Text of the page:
• 1992: Fellow, American Physical Society
  • 1989 Coblentz Society Spectroscopy Award


  1. "Array of Contemporary American Physicists: Geraldine Richmond". American Institute of Physics. 2015. Retrieved 2013-09-18.<templatestyles src="Module:Citation/CS1/styles.css"></templatestyles>
  2. "Geraldine (Geri) Richmond" (PDF). 2015-11-01. Retrieved 2015-12-29.<templatestyles src="Module:Citation/CS1/styles.css"></templatestyles>
  3. "Geri Richmond". Retrieved 2015-12-29.<templatestyles src="Module:Citation/CS1/styles.css"></templatestyles>
  4. "Geraldine Richmond Chosen to Serve as AAAS President-Elect". AAAS - The World's Largest General Scientific Society. Retrieved 2015-12-29.<templatestyles src="Module:Citation/CS1/styles.css"></templatestyles>
  5. "Announcement of U.S. Science Envoys". U.S. Department of State. Retrieved 2015-12-29.<templatestyles src="Module:Citation/CS1/styles.css"></templatestyles>
  6. "National Science Board". National Science Board. Retrieved 2015-12-29.<templatestyles src="Module:Citation/CS1/styles.css"></templatestyles>
  7. "COACh". COACh. Retrieved 2015-12-29.<templatestyles src="Module:Citation/CS1/styles.css"></templatestyles>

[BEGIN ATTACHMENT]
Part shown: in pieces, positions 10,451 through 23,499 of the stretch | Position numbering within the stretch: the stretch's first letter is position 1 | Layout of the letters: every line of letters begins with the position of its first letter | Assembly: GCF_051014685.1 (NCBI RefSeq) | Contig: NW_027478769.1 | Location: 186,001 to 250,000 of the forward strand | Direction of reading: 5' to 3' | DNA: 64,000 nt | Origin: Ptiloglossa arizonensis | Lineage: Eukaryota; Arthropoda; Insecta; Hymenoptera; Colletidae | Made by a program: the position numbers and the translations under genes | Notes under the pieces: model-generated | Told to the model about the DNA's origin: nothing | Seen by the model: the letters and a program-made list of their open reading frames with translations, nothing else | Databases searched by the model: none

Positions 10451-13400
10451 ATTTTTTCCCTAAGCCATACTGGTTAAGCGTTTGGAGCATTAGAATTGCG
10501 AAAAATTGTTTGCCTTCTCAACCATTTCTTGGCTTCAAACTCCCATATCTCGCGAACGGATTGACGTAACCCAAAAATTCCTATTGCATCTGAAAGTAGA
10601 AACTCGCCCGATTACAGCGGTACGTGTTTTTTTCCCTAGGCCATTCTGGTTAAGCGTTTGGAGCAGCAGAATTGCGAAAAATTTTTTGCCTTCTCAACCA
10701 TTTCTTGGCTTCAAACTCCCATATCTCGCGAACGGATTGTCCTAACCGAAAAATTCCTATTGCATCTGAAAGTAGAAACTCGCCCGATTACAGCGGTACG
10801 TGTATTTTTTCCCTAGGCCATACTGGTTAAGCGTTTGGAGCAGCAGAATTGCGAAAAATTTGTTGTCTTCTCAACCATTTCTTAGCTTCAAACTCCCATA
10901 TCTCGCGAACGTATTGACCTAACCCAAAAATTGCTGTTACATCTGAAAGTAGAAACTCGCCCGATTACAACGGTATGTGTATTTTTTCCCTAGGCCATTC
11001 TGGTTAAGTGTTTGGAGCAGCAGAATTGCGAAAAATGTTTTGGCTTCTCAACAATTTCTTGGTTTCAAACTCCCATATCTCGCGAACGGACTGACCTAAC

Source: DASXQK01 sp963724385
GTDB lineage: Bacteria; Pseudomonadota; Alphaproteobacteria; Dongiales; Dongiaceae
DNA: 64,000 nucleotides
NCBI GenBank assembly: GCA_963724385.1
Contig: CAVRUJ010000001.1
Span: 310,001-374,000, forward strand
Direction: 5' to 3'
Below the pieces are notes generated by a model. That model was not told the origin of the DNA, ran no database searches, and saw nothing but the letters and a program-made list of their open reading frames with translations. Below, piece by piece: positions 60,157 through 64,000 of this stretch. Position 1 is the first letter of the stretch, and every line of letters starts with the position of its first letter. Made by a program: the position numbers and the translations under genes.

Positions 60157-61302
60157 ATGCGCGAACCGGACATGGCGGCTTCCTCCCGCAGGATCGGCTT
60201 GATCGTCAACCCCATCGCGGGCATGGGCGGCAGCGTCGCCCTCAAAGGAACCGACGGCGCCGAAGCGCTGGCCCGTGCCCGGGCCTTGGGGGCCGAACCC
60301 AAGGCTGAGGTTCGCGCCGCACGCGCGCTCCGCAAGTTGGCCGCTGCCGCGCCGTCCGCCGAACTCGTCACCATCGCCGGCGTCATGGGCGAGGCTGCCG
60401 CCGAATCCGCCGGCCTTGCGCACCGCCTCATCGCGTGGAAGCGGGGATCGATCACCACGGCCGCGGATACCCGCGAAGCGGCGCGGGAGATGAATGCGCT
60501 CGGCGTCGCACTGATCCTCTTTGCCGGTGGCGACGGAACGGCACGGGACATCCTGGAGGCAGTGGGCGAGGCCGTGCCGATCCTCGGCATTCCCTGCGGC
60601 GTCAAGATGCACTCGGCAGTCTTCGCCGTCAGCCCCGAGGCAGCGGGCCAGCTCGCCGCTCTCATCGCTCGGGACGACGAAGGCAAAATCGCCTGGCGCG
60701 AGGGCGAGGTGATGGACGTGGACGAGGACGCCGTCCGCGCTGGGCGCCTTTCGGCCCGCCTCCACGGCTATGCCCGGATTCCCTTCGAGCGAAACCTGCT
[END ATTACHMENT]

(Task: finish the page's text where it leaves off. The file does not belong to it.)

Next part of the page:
8. "Homepage | REU". Retrieved 2015-12-29.<templatestyles src="Module:Citation/CS1/styles.css"></templatestyles>
  9. "President Obama honors nation's leading scientists and innovators | NSF - National Science Foundation". Retrieved December 23, 2015.<templatestyles src="Module:Citation/CS1/styles.css"></templatestyles>
  10. "NSTMF". NSTMF. Retrieved December 23, 2015.<templatestyles src="Module:Citation/CS1/styles.css"></templatestyles>
  11. "APS Physics | DAMOP | Recipient". Retrieved 2015-12-29.<templatestyles src="Module:Citation/CS1/styles.css"></templatestyles>
  12. "2013 National Award Recipient Citations". American Chemical Society. Retrieved 2015-12-29.<templatestyles src="Module:Citation/CS1/styles.css"></templatestyles>
  13. "ACS 2011 National Award Winners". American Chemical Society. Retrieved 2015-12-29.<templatestyles src="Module:Citation/CS1/styles.css"></templatestyles>